Review Manager V.5.2 (The Cochrane Collaboration) was employed to analyse the pooled effects with Odds Ratio (OR) with 95% Confidence Interval (CI).. The genotype distribution was assessed by Hardy-Weinberg Equilibrium (HWE). Heterogeneity was assessed using the χ2-base Q test the I2 test. A P value less than 0.10 or an I2 more than 50% suggests significant heterogeneity. We used the fixed effect model for pooled analysis preferentially; if high heterogeneity was identified, we used the random effect model instead. We also did subgroup analyses according to race. Statistical significance was considered when a 2-tailed P value less than 0.05 was observed.

Results

Characteristics of the studies

Five studies (1715 cases and 1520 controls) were included in this study. Two case-control studies were done in Asians. Three case-control studies were done in Caucasians. All studies investigated rs25487 and two studies investigated rs1799782. Table 1 showed the main characteristics.

Study Year Ethnicity Age group Gender No. of case No. of control Polymorphisms
Bazo 2011 Caucasian Adult Mixed 117 52 rs25487, rs1799782
Gokkusu 2013 Caucasian Adult Mixed 197 135 rs25487
Narne 2013 Asian Adult Mixed 160 121 rs25487
Yu 2014 Asian Adult Mixed 1142 1106 rs25487
Hameed 2016 Caucasian Adult Mixed 99 106 rs25487, rs1799782

Table 1. Characteristics of the studies included in this meta-analysis.

Results of this study

The results are shown in Table 2. No significant association was found between XRCC1 rs25487 polymorphism and CAD (OR=0.93; 95% CI, 0.72-1.21; P=0.61; Figure 1). When stratified by race, no significant association was found between XRCC1 rs25487 polymorphism and CAD risk in Caucasian (OR=0.93; 95% CI, 0.63-1.39; P=0.74; Table 2) and Asian (OR=0.93; 95% CI, 0.50-1.75; P=0.83; Table 2). The shape of the funnel plot did not show obvious asymmetry (data not shown). A significant association was also not found between XRCC1 rs1799782 polymorphism and CAD risk (OR=1.07; 95% CI, 0.92-1.25; P=0.39; Figure 2). In the Caucasian subgroup, no significant association was observed (OR=1.07; 95% CI, 0.92-1.25; P=0.39). Funnel plot also could not find obvious asymmetry.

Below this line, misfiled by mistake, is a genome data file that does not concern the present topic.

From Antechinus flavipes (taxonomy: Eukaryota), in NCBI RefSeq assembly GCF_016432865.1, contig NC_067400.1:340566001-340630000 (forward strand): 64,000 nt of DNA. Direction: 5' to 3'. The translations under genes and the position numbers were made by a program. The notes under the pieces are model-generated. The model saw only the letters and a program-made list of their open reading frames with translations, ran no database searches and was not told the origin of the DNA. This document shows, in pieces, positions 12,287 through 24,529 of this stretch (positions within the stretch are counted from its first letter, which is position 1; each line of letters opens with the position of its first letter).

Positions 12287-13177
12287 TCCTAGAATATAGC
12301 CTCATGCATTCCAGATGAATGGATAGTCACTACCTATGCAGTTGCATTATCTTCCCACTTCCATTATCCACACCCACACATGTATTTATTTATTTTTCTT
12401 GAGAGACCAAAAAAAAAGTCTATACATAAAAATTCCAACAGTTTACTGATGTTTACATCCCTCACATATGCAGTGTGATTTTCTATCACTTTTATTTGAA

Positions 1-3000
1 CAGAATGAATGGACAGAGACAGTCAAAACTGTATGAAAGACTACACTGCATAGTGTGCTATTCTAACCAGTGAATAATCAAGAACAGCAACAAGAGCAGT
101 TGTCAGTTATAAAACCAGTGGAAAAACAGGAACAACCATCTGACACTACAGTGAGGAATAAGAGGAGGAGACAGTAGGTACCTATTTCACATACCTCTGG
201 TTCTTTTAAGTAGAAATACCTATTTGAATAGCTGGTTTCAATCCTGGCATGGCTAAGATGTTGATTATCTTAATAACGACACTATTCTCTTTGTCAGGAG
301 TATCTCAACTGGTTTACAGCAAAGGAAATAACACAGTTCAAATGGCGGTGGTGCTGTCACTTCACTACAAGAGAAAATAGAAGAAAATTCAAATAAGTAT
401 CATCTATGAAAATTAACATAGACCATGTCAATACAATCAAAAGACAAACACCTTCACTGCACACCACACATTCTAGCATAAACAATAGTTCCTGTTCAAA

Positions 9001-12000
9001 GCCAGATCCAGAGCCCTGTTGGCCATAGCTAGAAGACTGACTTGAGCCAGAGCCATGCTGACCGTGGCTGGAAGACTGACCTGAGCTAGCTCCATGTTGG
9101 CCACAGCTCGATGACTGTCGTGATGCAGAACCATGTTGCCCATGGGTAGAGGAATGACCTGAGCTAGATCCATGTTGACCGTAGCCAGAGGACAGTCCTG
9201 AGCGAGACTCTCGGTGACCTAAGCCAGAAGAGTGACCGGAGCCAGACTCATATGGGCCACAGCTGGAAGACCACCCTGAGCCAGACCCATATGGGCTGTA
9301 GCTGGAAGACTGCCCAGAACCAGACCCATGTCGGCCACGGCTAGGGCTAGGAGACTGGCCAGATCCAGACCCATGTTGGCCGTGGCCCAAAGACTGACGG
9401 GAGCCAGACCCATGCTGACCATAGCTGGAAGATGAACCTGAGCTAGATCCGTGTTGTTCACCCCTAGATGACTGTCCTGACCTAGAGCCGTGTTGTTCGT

Polymorphism No. of studies Test of association Heterogeneity
OR (95% CI) P value I2 (%) P value
rs25487 5 0.93 (0.72-1.21) 0.61 76 0.002
Caucasian 3 0.93 (0.63-1.39) 0.74 74 0.02
Asian 2 0.93 (0.50-1.75) 0.83 88 0.004
rs1799782 2 1.07 (0.92-1.25) 0.39 53 0.15
Caucasian 2 1.07 (0.92-1.25) 0.39 53 0.15

Table 2. Result of this meta-analysis.

biomedres-polymorphism

Figure 1. The association between XRCC1 rs25487 polymorphism and CAD risk.

biomedres-CAD-risk

Figure 2. The association between XRCC1 rs1799782 polymorphism and CAD risk.

Discussion

No significant association was found in this study. When stratified by race, XRCC1 rs25487 polymorphism has not influence the CAD risk in Caucasian and Asian. Additionally, XRCC1 rs1799782 polymorphism has not influence the CAD risk in Caucasian. Our results were different from the previous two meta-analyses [14,15]. Both of them found positive results. However, they included wrong studies. Thus, the results from their studies were not reliable.

XRCC1 Arg399Gln polymorphism was associated with hepatitis-related hepatocellular carcinoma [16]. Jiang et al. suggested that pancreatic cancer risk was associated with XRCC1 rs25487 polymorphism in Asians [17]. Wang et al. suggested that lung cancer risk in Asian population was associated with XRCC1 399 polymorphism [18]. Yang et al. indicated that bladder cancer might be associated with XRCC1 rs25487 polymorphism [19]. Chen et al. concluded that laryngeal cancer was not associated with XRCC1 Arg399Gln polymorphism [20].

Some limitations should be addressed. First, more case-control studies are needed to assess the results in different races. Second, publication bias cannot be ruled out. Third, we did not perform other subgroup analyses due to limited data.

In conclusion, this meta-analysis suggested that XRCC1 gene rs25487, rs1799782 polymorphisms were not associated with CAD risk.

Disclosure of Conflict of Interest

The authors have declared that no competing interests exist.

References